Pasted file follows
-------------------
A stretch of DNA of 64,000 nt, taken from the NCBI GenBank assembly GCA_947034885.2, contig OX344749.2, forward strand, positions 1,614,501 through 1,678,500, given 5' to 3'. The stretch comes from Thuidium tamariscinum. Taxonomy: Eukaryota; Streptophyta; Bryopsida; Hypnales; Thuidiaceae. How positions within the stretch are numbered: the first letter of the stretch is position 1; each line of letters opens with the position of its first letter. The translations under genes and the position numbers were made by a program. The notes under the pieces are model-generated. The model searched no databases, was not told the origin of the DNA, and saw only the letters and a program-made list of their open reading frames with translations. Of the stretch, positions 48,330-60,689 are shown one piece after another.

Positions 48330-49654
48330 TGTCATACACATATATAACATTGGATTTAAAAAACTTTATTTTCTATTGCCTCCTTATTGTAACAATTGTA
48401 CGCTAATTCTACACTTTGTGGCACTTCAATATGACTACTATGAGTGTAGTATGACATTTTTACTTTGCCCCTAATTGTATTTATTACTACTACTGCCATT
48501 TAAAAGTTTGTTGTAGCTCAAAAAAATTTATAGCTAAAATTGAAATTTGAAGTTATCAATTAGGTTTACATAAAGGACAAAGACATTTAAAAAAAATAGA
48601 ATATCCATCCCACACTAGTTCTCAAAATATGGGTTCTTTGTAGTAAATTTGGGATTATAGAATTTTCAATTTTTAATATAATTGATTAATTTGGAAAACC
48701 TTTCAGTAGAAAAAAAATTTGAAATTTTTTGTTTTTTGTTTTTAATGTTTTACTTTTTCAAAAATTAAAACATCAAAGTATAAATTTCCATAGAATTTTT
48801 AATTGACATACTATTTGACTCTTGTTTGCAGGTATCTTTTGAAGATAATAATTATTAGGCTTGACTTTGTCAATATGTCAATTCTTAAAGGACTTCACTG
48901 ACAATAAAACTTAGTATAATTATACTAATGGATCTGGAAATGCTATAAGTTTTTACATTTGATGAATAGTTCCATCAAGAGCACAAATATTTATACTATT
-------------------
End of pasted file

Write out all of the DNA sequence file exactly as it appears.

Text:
A stretch of DNA of 64,000 nt, taken from the NCBI GenBank assembly GCA_947034885.2, contig OX344749.2, forward strand, positions 1,614,501 through 1,678,500, given 5' to 3'. The stretch comes from Thuidium tamariscinum. Taxonomy: Eukaryota; Streptophyta; Bryopsida; Hypnales; Thuidiaceae. How positions within the stretch are numbered: the first letter of the stretch is position 1; each line of letters opens with the position of its first letter. The translations under genes and the position numbers were made by a program. The notes under the pieces are model-generated. The model searched no databases, was not told the origin of the DNA, and saw only the letters and a program-made list of their open reading frames with translations. Of the stretch, positions 48,330-60,689 are shown one piece after another.

Positions 48330-49654
48330 TGTCATACACATATATAACATTGGATTTAAAAAACTTTATTTTCTATTGCCTCCTTATTGTAACAATTGTA
48401 CGCTAATTCTACACTTTGTGGCACTTCAATATGACTACTATGAGTGTAGTATGACATTTTTACTTTGCCCCTAATTGTATTTATTACTACTACTGCCATT
48501 TAAAAGTTTGTTGTAGCTCAAAAAAATTTATAGCTAAAATTGAAATTTGAAGTTATCAATTAGGTTTACATAAAGGACAAAGACATTTAAAAAAAATAGA
48601 ATATCCATCCCACACTAGTTCTCAAAATATGGGTTCTTTGTAGTAAATTTGGGATTATAGAATTTTCAATTTTTAATATAATTGATTAATTTGGAAAACC
48701 TTTCAGTAGAAAAAAAATTTGAAATTTTTTGTTTTTTGTTTTTAATGTTTTACTTTTTCAAAAATTAAAACATCAAAGTATAAATTTCCATAGAATTTTT
48801 AATTGACATACTATTTGACTCTTGTTTGCAGGTATCTTTTGAAGATAATAATTATTAGGCTTGACTTTGTCAATATGTCAATTCTTAAAGGACTTCACTG
48901 ACAATAAAACTTAGTATAATTATACTAATGGATCTGGAAATGCTATAAGTTTTTACATTTGATGAATAGTTCCATCAAGAGCACAAATATTTATACTATT